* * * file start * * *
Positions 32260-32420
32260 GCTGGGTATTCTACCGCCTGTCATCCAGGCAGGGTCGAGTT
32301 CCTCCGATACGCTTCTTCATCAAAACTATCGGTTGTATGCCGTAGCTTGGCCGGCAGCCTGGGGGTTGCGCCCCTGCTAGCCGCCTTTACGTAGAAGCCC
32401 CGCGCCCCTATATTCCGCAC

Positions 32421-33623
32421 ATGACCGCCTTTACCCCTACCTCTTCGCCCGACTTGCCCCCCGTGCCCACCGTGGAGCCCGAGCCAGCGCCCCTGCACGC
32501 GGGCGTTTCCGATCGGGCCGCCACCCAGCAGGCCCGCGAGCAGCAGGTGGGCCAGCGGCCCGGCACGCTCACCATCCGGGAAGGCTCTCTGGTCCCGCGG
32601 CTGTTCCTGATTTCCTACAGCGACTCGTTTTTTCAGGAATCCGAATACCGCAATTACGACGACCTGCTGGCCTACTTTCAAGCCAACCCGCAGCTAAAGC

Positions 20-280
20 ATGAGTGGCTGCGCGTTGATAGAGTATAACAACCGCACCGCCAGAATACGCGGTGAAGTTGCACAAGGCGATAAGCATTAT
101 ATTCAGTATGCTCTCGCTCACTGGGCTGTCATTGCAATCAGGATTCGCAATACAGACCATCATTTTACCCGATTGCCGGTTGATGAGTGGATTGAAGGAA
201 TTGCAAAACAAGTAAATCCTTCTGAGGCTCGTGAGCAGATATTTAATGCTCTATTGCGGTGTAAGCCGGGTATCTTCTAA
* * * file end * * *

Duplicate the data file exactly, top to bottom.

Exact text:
Positions 32260-32420
32260 GCTGGGTATTCTACCGCCTGTCATCCAGGCAGGGTCGAGTT
32301 CCTCCGATACGCTTCTTCATCAAAACTATCGGTTGTATGCCGTAGCTTGGCCGGCAGCCTGGGGGTTGCGCCCCTGCTAGCCGCCTTTACGTAGAAGCCC
32401 CGCGCCCCTATATTCCGCAC

Positions 32421-33623
32421 ATGACCGCCTTTACCCCTACCTCTTCGCCCGACTTGCCCCCCGTGCCCACCGTGGAGCCCGAGCCAGCGCCCCTGCACGC
32501 GGGCGTTTCCGATCGGGCCGCCACCCAGCAGGCCCGCGAGCAGCAGGTGGGCCAGCGGCCCGGCACGCTCACCATCCGGGAAGGCTCTCTGGTCCCGCGG
32601 CTGTTCCTGATTTCCTACAGCGACTCGTTTTTTCAGGAATCCGAATACCGCAATTACGACGACCTGCTGGCCTACTTTCAAGCCAACCCGCAGCTAAAGC

Positions 20-280
20 ATGAGTGGCTGCGCGTTGATAGAGTATAACAACCGCACCGCCAGAATACGCGGTGAAGTTGCACAAGGCGATAAGCATTAT
101 ATTCAGTATGCTCTCGCTCACTGGGCTGTCATTGCAATCAGGATTCGCAATACAGACCATCATTTTACCCGATTGCCGGTTGATGAGTGGATTGAAGGAA
201 TTGCAAAACAAGTAAATCCTTCTGAGGCTCGTGAGCAGATATTTAATGCTCTATTGCGGTGTAAGCCGGGTATCTTCTAA